Notes about BEM (Block Element Modifier)


In the coming weeks, months and years, I will be working on frontend-development as part of my dayjob. These are some personal notes I took during my research about the BEM methodology. If you want to read the official introduction, you should visit their website.

Overview - What is BEM?

BEM — Block Element Modifier is a methodology that helps you to create reusable components and code sharing in front-end development. It aims to group css-classes in a meaningful way, making it easier to understand

  1. where this class is used
  2. what it describes and
  3. what state the element is in.

The BEM-notation is divided into three main parts: Blocks, Elements and Modifiers.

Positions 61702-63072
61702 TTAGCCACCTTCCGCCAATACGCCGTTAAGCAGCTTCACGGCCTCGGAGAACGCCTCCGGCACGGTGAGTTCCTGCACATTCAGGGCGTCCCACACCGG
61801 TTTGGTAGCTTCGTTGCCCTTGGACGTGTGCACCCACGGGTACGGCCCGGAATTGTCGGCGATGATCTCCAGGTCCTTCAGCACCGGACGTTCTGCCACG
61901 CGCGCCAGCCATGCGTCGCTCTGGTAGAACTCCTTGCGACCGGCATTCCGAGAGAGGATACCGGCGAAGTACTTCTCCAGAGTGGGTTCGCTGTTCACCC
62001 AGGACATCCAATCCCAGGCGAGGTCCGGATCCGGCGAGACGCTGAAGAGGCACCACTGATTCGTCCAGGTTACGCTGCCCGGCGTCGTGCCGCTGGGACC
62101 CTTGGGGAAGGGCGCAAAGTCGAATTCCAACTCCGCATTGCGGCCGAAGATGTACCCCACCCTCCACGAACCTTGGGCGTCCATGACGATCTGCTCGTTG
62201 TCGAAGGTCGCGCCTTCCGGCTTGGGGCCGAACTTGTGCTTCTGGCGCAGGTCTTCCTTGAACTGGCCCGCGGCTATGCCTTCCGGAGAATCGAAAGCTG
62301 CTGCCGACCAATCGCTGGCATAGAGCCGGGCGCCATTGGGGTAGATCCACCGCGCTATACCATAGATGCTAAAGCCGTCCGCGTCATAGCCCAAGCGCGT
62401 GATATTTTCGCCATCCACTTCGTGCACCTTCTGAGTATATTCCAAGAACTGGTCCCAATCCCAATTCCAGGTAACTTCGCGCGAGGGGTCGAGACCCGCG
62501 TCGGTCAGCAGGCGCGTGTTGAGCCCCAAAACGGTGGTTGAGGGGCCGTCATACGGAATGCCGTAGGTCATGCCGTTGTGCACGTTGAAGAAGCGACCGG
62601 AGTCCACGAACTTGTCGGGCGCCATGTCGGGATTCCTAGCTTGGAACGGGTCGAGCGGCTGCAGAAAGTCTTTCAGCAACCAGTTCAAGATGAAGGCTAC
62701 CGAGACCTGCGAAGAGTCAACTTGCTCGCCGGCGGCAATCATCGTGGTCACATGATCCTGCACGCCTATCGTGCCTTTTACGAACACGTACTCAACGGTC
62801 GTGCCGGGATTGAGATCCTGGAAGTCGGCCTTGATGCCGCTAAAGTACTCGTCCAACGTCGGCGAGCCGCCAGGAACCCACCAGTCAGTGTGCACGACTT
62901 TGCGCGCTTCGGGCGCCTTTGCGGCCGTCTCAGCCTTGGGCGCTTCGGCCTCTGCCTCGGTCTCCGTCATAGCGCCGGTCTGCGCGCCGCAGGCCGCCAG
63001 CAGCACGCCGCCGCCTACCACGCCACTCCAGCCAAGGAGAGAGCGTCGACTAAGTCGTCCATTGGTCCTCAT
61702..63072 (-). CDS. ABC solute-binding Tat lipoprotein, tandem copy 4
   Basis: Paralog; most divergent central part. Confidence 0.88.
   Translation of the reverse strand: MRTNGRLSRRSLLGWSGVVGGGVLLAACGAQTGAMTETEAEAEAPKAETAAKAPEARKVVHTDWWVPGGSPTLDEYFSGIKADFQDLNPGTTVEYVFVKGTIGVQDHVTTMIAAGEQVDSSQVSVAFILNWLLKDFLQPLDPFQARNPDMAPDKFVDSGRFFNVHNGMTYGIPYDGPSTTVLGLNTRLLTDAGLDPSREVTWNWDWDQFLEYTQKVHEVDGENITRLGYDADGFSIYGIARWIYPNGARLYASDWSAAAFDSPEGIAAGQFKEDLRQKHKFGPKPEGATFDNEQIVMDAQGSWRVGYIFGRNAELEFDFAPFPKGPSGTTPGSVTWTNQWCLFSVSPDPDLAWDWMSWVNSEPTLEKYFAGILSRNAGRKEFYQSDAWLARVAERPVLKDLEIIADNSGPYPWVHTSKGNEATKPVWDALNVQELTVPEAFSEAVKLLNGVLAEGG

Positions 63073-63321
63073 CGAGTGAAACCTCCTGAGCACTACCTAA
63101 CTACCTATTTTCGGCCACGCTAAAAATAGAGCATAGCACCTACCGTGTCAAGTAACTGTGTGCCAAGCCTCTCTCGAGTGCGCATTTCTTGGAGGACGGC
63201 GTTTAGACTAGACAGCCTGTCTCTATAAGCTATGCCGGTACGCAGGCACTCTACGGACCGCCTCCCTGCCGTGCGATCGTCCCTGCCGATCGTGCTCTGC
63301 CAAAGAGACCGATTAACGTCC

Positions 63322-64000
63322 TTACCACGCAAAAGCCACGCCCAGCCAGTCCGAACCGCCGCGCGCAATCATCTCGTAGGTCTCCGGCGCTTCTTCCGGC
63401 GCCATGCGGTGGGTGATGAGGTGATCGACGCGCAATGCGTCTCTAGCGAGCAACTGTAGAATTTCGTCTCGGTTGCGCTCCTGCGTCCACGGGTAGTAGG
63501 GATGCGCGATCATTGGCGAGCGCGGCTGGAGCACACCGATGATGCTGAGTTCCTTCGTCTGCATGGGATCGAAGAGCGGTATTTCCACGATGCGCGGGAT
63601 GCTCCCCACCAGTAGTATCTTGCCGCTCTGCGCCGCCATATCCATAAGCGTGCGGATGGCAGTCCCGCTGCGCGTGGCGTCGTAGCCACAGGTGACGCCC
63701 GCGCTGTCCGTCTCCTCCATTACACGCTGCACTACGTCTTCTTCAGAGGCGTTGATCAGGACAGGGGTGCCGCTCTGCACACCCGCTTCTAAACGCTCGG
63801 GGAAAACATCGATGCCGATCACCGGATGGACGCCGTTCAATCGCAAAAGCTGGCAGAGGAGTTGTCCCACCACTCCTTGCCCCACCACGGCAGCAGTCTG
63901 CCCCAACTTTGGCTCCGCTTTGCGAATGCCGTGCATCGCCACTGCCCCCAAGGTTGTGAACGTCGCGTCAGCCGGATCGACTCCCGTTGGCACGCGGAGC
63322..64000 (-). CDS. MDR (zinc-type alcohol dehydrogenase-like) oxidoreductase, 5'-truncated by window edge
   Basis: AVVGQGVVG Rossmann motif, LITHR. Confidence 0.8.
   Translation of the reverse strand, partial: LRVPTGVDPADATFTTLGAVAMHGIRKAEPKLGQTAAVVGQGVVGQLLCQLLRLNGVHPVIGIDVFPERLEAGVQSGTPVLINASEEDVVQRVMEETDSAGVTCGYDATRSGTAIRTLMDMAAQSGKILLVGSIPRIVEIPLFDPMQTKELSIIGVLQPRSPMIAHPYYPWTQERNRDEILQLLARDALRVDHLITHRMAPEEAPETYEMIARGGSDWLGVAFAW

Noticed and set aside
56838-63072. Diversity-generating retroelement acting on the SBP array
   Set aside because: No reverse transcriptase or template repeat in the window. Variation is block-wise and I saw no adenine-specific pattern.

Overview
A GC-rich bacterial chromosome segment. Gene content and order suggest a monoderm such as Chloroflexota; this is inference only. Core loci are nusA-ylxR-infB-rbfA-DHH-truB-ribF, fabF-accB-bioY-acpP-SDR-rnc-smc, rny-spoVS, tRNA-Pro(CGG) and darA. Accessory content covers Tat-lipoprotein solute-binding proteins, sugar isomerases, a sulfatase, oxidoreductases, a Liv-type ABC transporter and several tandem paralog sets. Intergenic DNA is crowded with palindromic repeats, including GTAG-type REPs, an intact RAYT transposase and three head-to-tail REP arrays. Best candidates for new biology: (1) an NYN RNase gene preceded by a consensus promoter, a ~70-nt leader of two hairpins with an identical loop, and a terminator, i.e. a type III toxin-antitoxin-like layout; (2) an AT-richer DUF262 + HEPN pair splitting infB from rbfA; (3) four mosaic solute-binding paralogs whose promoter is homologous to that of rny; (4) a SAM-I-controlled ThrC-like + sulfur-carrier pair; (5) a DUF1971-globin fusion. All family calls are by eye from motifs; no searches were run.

A standalone entity that is meaningful on its own. Some examples might be headers, containers, menus, inputs, checkboxes, etc.


A part of a block that has no standalone meaning and is semantically tied to its block. This could be a menu item or an input placeholder.


A flag on a block or an element. Used to change appearance or behavior. This might be disabled, checked, fixed, big, etc.

Putting it together

A block itself is referenced though its name.

.button {

To reference elements inside of the block, you add it to the block element with two underscores (__):

.button {
.button__text {

If you want to add a modifier to a block or an element, you separate it with two dashes (--):

.button {
.button--disabled {
.button__text--inverted {

Benefits of BEM

Modularity: Block styles never depend on one another. They can easily be moved to other parts of the app.

Reusability: Composing styles in a meaningful way reduces the amount of code duplication.

Structure: BEM gives your code a solid structure that is both easy to understand and to expand.


This is post 009 of #100DaysToOffload.

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